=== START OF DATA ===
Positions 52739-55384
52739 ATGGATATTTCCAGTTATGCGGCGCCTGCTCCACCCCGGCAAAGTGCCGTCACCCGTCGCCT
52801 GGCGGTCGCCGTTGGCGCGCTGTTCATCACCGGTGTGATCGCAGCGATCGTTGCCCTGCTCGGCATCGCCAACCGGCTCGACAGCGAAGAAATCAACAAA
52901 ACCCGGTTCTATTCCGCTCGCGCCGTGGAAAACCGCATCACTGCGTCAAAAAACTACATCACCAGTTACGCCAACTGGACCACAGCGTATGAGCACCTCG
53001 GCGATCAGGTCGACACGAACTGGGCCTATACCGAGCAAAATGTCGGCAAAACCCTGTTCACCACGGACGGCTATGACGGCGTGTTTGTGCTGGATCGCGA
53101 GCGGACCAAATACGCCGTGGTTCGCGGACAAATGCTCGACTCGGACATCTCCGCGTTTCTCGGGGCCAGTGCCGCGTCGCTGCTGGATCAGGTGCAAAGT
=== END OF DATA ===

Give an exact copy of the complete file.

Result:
Positions 52739-55384
52739 ATGGATATTTCCAGTTATGCGGCGCCTGCTCCACCCCGGCAAAGTGCCGTCACCCGTCGCCT
52801 GGCGGTCGCCGTTGGCGCGCTGTTCATCACCGGTGTGATCGCAGCGATCGTTGCCCTGCTCGGCATCGCCAACCGGCTCGACAGCGAAGAAATCAACAAA
52901 ACCCGGTTCTATTCCGCTCGCGCCGTGGAAAACCGCATCACTGCGTCAAAAAACTACATCACCAGTTACGCCAACTGGACCACAGCGTATGAGCACCTCG
53001 GCGATCAGGTCGACACGAACTGGGCCTATACCGAGCAAAATGTCGGCAAAACCCTGTTCACCACGGACGGCTATGACGGCGTGTTTGTGCTGGATCGCGA
53101 GCGGACCAAATACGCCGTGGTTCGCGGACAAATGCTCGACTCGGACATCTCCGCGTTTCTCGGGGCCAGTGCCGCGTCGCTGCTGGATCAGGTGCAAAGT